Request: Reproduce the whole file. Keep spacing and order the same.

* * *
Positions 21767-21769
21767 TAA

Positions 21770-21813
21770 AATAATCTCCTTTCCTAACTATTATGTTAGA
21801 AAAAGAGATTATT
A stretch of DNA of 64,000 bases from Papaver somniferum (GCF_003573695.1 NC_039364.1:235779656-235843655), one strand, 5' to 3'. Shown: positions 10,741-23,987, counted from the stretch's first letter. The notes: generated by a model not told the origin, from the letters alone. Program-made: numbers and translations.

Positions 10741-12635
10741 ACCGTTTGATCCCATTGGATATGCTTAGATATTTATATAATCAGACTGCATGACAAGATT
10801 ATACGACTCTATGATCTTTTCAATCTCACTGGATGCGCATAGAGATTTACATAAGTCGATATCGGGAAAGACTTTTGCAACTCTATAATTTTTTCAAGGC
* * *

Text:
Positions 21767-21769
21767 TAA

Positions 21770-21813
21770 AATAATCTCCTTTCCTAACTATTATGTTAGA
21801 AAAAGAGATTATT
A stretch of DNA of 64,000 bases from Papaver somniferum (GCF_003573695.1 NC_039364.1:235779656-235843655), one strand, 5' to 3'. Shown: positions 10,741-23,987, counted from the stretch's first letter. The notes: generated by a model not told the origin, from the letters alone. Program-made: numbers and translations.

Positions 10741-12635
10741 ACCGTTTGATCCCATTGGATATGCTTAGATATTTATATAATCAGACTGCATGACAAGATT
10801 ATACGACTCTATGATCTTTTCAATCTCACTGGATGCGCATAGAGATTTACATAAGTCGATATCGGGAAAGACTTTTGCAACTCTATAATTTTTTCAAGGC